How Do I Know If I Have Sensitive Skin?

Sensitive Skin

How Do I Know If I Have Sensitive Skin?

When we launched our Routine Finder for the Dr. Sam System two weeks ago, it was completed by over 3,000 of you and a whopping 70% of you said that your skin was sensitive. So I wanted to explore this topic. Are we really much more sensitive? Or are we missing a skin disorder where sensitive skin is simply a feature of its presentation? OR: are we doing certain things with our skincare behaviour that’s promoting a problem in the way our skin functions? 

What is Sensitive Skin

So firstly, I want to eliminate the disorders of which sensitive skin is a part of. When I think about sensitive skin in context of disease, rosacea immediately comes to mind. The condition where it's almost an inevitability that there'll be intolerance to certain skincare ingredients, that there'll be stingy, burning sensations associated with skin changes. There'll be associated redness of the skin and maybe papules and pustules. There may even be dry, rough patches because barrier dysfunction is part of how rosacea manifests. And barrier dysfunction is something you're going see is a common theme as we talk through the different ways sensitive skin presents.

Other skin disorders that feature sensitivity as a prominent symptom include the different types of eczema, of which atopic eczema and seborrhoeic eczema are 2 of the most common forms which can affect the face. I’m going to exclude these disorders from the discussion here - they ae discussed in previous videos and require a specific therapeutic approach.

What we then are left with, which my feeling is from the Routine Finder that is the majority of the individuals that we're left with are those who experience a kind of a bucket of kind of subjective symptoms. They'll often complain of a tight feeling or a stingy feeling or a burny feeling of their skin. And from time to time, they will experience dry patches, redness, but typically, skin changes won't be consistent. They'll come and go and the skin may even look normal. So when I think of sensitive skin, I'm excluding the disorders we've left over here and I'm focusing in on this group who have normal to dry skin as their skin type but this is possible really in context of any skin type, any skin. You can have oily skin and still behave sensitively. But it is this kind of ragbag of symptoms and occasional signs on the skin. And I think it takes that group down a certain path where we start to really dig into their behavior.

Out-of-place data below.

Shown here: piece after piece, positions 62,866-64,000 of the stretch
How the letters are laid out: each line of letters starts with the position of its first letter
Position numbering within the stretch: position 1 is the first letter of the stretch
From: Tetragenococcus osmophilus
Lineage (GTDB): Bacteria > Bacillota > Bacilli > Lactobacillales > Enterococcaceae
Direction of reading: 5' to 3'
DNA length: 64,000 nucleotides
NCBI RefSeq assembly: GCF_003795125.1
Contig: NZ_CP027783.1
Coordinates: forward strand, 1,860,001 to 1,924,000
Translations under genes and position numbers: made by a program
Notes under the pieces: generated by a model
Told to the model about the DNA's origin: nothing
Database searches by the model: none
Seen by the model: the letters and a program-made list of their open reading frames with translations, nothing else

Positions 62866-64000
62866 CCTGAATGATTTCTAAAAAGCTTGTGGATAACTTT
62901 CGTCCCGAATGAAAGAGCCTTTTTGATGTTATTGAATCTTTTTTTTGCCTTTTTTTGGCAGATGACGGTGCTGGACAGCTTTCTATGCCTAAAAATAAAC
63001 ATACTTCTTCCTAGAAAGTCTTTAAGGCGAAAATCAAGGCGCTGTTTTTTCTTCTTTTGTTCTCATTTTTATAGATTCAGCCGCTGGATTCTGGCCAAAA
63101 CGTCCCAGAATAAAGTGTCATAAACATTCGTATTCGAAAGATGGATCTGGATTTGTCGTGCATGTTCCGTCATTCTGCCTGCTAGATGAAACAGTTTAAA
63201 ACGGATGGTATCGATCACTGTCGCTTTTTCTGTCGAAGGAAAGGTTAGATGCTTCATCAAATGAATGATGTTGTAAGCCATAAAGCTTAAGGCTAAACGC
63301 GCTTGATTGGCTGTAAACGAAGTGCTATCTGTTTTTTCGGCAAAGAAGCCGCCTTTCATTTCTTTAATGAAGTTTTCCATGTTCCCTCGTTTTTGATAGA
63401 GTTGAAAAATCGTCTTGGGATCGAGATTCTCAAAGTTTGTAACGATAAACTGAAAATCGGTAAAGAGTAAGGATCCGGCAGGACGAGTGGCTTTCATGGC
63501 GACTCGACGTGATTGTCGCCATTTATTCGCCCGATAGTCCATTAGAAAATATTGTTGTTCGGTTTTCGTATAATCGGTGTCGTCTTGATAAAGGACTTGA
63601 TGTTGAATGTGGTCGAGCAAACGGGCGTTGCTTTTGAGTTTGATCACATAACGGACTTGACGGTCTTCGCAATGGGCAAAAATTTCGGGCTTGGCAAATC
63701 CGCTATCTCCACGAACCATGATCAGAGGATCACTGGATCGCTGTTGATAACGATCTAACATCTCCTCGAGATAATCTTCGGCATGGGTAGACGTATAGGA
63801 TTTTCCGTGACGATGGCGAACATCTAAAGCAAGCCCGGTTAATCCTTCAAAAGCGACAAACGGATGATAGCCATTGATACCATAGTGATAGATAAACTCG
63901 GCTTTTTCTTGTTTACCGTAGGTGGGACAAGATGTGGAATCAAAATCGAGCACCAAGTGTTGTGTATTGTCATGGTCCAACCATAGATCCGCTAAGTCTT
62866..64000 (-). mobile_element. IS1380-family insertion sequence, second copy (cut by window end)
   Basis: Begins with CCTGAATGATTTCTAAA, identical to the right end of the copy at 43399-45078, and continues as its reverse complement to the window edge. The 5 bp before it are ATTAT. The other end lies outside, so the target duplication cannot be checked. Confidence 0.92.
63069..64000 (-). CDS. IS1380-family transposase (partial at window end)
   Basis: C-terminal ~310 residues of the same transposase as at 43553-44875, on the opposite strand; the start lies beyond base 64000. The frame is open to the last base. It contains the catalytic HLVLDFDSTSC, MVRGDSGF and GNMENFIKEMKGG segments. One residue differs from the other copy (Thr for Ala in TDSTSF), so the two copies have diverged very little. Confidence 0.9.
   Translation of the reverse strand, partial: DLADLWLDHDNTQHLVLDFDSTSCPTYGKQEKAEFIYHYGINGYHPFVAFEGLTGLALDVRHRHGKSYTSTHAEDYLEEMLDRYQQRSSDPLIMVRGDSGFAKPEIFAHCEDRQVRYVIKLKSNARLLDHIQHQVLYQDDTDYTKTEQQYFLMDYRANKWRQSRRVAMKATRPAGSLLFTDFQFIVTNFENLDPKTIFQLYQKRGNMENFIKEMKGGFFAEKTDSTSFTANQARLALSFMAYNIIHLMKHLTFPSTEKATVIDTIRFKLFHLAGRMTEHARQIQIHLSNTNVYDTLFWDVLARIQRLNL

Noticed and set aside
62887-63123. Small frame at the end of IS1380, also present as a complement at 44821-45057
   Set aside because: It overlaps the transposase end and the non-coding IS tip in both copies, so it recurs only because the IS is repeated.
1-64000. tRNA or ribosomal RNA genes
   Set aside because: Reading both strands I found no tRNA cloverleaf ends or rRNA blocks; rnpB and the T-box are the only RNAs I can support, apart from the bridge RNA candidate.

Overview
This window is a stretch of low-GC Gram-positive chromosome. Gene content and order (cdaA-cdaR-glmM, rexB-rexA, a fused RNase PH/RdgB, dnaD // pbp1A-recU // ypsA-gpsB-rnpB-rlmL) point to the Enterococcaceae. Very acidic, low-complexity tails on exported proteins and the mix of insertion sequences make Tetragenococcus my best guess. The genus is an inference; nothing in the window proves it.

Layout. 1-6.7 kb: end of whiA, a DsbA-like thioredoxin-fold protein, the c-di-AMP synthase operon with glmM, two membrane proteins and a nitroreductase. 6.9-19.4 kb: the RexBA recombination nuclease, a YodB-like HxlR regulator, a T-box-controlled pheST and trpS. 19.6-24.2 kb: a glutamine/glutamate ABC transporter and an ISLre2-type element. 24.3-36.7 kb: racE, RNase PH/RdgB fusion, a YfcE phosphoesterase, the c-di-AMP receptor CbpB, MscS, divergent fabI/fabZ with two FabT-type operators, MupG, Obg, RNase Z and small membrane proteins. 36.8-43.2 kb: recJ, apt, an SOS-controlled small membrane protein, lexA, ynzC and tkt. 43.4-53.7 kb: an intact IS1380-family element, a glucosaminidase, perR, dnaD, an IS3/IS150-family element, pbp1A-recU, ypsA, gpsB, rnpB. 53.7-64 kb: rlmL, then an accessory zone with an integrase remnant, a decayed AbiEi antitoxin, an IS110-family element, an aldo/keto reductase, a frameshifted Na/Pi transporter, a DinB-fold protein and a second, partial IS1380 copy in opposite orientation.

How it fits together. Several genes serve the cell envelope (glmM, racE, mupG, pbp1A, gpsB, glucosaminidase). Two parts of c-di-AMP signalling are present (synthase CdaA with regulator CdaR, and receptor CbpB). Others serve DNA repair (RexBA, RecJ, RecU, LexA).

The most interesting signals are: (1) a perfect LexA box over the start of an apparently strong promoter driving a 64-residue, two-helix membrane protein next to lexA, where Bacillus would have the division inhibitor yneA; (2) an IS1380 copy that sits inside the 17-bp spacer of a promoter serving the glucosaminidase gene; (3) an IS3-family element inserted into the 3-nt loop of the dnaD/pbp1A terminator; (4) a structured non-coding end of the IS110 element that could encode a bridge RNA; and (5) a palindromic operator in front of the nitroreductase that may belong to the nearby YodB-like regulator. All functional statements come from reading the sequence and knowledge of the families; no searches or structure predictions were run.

Reducing Sensitive Skin

So these patients come into clinic with a huge bag of products, typically, that they haven't been able to use “because everything stings, doctor.” And oftentimes, as I've said, the skin can look normal. So I think one of the first things I make sure I'm not missing is subclinical eczema, where there's very little inflammation to see but there is evidence of barrier disruption as manifest by the fact that everything that you put on your skin irritates them. So a trial of topical anti-inflammatory treatment, using a mild topical steroid, alongside a product detox is something that's often worth trying, particularly if somebody's skin is really itchy.

If that isn't working out, or doesn't make a big difference, the next consideration is whether there is a contact sensitivity issue to a specific skincare ingredient? And I have a low threshold for sending those patients off to have patch testing, where we look at their skin's behavior in detail, following exposure to a barrage of common allergens, including things like fragrance and preservatives, which are common culprits in this situation. So those are two more exclusions in terms of whether an actual disease process is present here.

What Causes Skin Sensitivity?

So, we’ve excluded those individuals who have a disease that needs a specific treatment approach. But we’re left with a big group who have ongoing symptoms. So what's actually causing the problem? In many of these instances, the primary problem is barrier disruption. Barrier disruption means that our complicated stratum corneum, the outermost layer of the epidermis, is no longer doing its magical thing of keeping all the bad stuff out. And that means that with ongoing use of our lotions and potions, ingredients are penetrating into the skin and potentially stimulating immune reactivity and triggering our nerve endings to release inflammatory mediators, both of which stack up to activate the inflammatory cascade and that's what we're seeing - this grumbling, low-level inflammation because our barrier is not intact.

So that's the simple thought process that I go through when I'm looking at someone who's complaining of sensitive skin. Is there a disorder? Is it part and parcel of their normal skin's behavior? Or is it due to skincare activity, like product hopping and how do we go about solving it?

Next week, I’m going to move on to product hopping because I really do believe that's the root cause in many, many instances. And that's a good thing because of course, that is eminently fixable with good skin behaviour.